Considering the paucity of biosimilar-specific data on the label for Sandoz’s filgrastim-sndz biosimilar, should sponsors be able to discuss their products’ analytical and clinical data with health care providers and payers? And what about with physicians?
When it comes to biosimilars, is off-label now on the table?
Zarxio was approved with labeling that was almost identical to that of Neupogen except for some differences specific to the products’ formulation and presentations The Zarxio label contains all of the same clinical data as that found in Neupogen labeling but none of the clinical or analytical data that supported the finding of biosimilarity to the reference product. But neither the word “biosimilar” nor the name of the reference product are found on Zarxio’s labeling.
Here’s the rub – the FDA has posted on its website hundreds of pages of review documents detailing its findings that Zarxio is highly similar to Neupogen with no clinically meaningful differences. However, the data analyzed in those reviews is nowhere to be found in the Zarxio labeling. The argument is that the absence of such data will hinder a biosimilar sponsors’ ability to use their analytical and clinical data in marketing and promoting the products.
Is this contrary to existing guidance? Technically no. Per a 2012 draft guidance document on scientific considerations in demonstrating biosimilarity, FDA said biosimilar labeling should include all the information necessary for a health professional to make prescribing decisions. This would include a “clear statement” advising that the product is approved as a biosimilar to a reference product, and whether the product has or has not been deemed interchangeable with the reference biologic. BUT, the labeling-related language was from the final version of the scientific considerations guidance (issued in late April 2015).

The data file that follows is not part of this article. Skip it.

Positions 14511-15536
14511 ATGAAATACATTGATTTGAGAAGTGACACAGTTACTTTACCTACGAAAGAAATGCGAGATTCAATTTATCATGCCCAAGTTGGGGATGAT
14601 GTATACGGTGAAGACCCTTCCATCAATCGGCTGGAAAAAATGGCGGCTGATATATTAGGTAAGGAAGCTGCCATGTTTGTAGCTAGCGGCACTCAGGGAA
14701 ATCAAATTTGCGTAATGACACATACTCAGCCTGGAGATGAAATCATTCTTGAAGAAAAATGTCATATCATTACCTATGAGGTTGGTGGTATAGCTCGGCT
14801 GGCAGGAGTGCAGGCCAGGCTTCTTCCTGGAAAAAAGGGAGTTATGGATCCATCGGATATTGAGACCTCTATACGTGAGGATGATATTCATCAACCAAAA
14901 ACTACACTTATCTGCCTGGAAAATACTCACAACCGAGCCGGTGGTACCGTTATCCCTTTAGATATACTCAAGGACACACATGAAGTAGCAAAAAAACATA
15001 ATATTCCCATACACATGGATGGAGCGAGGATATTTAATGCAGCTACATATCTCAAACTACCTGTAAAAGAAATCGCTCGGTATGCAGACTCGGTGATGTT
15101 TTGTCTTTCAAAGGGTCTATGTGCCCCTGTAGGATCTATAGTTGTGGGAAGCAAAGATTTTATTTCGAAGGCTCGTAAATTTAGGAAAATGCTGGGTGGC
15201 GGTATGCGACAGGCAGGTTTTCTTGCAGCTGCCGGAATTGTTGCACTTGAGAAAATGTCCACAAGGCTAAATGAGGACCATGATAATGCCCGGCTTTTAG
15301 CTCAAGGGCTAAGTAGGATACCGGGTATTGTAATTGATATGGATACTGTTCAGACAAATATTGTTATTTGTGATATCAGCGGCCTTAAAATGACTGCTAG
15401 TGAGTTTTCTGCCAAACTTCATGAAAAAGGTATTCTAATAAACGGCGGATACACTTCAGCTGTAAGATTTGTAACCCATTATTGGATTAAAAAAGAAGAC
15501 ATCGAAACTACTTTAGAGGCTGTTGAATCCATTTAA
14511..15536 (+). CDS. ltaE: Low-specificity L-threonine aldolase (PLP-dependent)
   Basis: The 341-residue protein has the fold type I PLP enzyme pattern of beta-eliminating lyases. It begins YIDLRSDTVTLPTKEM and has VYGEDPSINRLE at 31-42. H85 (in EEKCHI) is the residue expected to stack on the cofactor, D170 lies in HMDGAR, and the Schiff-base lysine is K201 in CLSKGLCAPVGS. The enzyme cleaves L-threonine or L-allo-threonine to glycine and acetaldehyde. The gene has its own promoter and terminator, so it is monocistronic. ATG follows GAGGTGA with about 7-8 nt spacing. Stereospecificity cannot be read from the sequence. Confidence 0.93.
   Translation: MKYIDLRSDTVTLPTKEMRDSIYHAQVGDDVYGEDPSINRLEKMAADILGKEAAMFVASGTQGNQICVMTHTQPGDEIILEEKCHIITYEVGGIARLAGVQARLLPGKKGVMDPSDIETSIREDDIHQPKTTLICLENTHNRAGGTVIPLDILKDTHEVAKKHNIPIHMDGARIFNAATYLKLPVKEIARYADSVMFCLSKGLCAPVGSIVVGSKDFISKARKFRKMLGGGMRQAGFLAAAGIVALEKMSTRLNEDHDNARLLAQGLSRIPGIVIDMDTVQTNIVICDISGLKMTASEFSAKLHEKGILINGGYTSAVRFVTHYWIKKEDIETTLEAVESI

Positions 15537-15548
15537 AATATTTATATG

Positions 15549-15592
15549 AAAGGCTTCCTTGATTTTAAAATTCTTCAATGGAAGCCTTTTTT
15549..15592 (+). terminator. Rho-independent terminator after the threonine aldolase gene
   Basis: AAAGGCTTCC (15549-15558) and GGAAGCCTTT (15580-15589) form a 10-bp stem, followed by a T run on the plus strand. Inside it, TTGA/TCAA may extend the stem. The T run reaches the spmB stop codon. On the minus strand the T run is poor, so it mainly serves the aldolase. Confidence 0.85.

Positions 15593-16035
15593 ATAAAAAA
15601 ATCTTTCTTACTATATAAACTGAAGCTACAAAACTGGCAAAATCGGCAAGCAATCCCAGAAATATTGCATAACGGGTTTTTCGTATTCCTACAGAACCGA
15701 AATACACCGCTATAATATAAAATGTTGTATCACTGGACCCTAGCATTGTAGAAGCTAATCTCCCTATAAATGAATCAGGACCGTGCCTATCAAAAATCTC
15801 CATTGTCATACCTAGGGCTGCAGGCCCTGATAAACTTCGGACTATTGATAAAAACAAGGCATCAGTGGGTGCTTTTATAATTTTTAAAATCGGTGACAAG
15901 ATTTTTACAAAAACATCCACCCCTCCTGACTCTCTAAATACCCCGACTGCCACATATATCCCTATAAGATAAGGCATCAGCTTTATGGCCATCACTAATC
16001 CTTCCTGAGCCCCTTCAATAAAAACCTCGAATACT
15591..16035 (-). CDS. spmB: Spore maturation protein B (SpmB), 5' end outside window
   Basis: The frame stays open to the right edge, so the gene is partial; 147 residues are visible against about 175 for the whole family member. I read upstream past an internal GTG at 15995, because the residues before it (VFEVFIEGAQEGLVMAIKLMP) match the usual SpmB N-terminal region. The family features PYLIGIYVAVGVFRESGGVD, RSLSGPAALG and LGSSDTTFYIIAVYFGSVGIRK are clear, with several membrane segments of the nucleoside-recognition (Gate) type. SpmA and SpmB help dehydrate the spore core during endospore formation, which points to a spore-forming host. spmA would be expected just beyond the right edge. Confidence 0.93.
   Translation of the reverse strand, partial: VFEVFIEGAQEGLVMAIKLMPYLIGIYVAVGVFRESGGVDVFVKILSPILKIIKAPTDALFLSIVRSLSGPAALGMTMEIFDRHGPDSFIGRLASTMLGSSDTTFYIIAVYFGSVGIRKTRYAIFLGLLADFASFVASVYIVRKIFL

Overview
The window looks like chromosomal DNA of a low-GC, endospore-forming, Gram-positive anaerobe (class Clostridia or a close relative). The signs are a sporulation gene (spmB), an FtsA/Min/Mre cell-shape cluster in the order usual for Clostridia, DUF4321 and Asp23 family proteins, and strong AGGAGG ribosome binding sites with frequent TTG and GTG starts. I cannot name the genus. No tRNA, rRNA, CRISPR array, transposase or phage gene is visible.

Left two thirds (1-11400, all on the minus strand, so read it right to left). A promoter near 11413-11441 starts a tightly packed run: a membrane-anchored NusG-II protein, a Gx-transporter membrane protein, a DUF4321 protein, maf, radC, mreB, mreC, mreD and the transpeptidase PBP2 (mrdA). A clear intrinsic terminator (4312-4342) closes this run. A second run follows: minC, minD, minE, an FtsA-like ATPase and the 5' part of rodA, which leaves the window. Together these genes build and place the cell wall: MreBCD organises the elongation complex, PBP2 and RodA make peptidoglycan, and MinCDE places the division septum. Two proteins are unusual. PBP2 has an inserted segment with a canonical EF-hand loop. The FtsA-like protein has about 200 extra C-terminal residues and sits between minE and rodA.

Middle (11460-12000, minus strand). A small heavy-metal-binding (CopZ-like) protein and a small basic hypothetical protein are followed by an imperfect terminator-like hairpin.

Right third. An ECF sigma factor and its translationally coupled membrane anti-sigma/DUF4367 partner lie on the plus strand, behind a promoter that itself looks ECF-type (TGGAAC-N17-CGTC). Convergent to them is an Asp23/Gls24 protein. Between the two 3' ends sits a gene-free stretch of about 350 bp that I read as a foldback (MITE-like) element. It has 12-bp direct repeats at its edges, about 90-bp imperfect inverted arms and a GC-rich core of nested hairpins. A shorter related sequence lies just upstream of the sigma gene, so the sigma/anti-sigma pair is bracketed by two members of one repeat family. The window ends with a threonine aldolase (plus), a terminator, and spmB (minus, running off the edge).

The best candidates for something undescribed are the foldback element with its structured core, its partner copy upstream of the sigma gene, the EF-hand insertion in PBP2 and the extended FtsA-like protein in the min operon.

That lack of granularity is particularly irksome to biosimilar manufacturers since being able to discuss the data underlying approved biosimilars will be critical to building support for biosimialrs amongst doctors, patients, and (critically) payers. Can you say FDAMA 114?
Beyond marketing and formulary concerns, there are also questions over who bears responsibility for updating a biosimilar’s labeling to reflect post-marketing adverse events. And what about the fact that the Sandoz product is not (at least not yet) deemed interchangeable by the FDA?
A side-by-side assessment of biosimilars and their reference product is a logical and appropriate exercise. Will it be considered violative, off-label communications?
Should it be specifically called out in 21st Century Cures? Should it await PDUFA VI? Or will the agency revise it’s current position of it’s own accord. And what will the impact of this issue be on biosimilar nomenclature?
Inquiring minds want to know.